Zbrush has long been the king when it comes to sculpting, but as technology has advanced the option of not being tied to a desktop or laptop is becoming a reality. Released in 2020 by former Sketchfab developer Stéphane Ginier, Nomad Sculpt has soon become a strong and enticing competitor.
Zbrush is the more feature-rich program, however, the convenience and price of Nomad Sculpt actually make Nomad grab the market share when it comes to 3D sculpting. Its biggest draw is that it allows for the ability to sculpt on mobile devices without the need for a laptop or desktop computer.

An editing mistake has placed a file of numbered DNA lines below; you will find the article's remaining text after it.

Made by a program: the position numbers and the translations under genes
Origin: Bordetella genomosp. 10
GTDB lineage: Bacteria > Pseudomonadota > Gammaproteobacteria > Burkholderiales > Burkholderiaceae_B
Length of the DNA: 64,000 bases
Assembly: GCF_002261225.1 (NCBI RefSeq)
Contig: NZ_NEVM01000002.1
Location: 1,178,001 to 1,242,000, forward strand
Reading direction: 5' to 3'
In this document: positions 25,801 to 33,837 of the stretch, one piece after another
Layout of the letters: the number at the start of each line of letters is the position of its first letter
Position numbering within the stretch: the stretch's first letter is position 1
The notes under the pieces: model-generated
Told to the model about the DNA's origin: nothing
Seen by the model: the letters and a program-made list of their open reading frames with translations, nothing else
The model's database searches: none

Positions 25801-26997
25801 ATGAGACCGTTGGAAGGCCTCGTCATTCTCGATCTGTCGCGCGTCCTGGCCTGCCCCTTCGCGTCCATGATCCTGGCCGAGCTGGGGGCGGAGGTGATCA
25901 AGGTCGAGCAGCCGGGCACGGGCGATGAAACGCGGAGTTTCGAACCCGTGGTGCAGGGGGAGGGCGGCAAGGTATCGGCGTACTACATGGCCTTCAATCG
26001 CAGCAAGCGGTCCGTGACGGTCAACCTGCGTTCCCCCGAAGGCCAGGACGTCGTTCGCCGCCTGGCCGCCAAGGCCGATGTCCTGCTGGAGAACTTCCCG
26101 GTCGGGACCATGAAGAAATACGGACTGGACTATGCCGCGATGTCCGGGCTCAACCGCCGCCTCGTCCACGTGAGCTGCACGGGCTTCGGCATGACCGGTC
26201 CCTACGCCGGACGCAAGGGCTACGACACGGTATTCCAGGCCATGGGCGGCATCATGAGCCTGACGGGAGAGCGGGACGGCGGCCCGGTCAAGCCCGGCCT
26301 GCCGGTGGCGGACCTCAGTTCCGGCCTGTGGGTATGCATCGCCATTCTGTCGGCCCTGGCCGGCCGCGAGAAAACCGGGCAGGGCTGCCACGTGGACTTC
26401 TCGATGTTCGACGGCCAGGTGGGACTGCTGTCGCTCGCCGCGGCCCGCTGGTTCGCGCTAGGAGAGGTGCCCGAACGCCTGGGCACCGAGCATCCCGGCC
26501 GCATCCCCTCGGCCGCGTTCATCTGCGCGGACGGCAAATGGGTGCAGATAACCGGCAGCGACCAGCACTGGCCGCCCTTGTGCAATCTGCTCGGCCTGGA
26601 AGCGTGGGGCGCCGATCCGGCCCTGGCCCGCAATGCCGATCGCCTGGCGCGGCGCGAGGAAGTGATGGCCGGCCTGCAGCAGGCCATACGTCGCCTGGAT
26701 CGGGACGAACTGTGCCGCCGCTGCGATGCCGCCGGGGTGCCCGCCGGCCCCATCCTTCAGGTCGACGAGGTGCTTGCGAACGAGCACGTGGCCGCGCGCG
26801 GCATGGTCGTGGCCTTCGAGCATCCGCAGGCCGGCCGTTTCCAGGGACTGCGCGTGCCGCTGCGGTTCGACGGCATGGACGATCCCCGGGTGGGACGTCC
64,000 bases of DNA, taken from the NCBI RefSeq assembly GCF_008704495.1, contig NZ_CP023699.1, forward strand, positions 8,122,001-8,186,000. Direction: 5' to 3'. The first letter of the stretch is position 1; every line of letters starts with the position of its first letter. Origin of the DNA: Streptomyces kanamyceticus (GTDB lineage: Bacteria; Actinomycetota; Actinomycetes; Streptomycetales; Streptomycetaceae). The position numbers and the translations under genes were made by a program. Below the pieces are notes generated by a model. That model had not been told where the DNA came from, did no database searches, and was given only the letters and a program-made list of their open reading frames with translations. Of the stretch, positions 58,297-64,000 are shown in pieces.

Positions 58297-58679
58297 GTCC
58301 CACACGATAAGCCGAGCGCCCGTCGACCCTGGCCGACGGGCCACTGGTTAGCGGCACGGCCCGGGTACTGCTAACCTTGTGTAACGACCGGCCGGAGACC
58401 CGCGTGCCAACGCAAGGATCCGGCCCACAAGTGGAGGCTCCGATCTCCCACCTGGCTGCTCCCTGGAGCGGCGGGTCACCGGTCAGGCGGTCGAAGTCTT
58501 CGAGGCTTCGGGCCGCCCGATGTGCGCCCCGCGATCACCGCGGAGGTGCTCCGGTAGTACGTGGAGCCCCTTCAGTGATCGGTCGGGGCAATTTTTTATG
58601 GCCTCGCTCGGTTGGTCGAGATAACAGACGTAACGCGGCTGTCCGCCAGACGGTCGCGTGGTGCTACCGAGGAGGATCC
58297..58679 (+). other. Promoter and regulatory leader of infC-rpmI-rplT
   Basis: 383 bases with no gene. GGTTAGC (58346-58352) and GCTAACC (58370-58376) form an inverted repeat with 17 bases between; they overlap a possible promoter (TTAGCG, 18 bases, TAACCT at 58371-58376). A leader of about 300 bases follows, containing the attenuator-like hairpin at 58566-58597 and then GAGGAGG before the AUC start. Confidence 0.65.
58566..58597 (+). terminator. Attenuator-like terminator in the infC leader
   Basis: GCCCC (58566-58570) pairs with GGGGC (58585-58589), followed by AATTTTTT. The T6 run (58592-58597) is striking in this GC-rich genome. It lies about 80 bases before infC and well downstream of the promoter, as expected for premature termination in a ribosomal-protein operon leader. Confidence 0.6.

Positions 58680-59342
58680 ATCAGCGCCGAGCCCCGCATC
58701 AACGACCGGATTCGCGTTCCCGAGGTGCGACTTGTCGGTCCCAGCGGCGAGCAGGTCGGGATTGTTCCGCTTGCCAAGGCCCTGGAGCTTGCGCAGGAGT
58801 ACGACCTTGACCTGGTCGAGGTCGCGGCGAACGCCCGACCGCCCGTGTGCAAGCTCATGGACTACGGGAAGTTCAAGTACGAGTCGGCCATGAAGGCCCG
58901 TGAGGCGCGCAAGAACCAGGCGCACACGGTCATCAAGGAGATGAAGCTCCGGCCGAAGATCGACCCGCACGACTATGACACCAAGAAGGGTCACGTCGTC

As there are many mature lessons for Zbrush on Internet, people seem to be still confused about how to use Nomad. Here is a simple tutorial about how to export files for 3D printing from Nomad. The author, AE Foundry, talks about the most common questions the beginners would confront, such as:
- Low resolution: It would lead to many facets on the surface. If your work is not aimed to have a low poly style, you need to add enough meshes.
- Watertight/Airtight: A model should be watertight/airtight to be 3D printed. No intersection or manifold.
Indeed the principles are the same for different modeling software. You can find the whole checklist in How to ensure your 3D model is manufacturable? Remember to examine the model before you export the files:)
If you are confident with making such simple one-piece models, SouthernGFX made a tutorial about adding keys and splitting down a model for 3D printing. It’s very useful when you want to make figurines.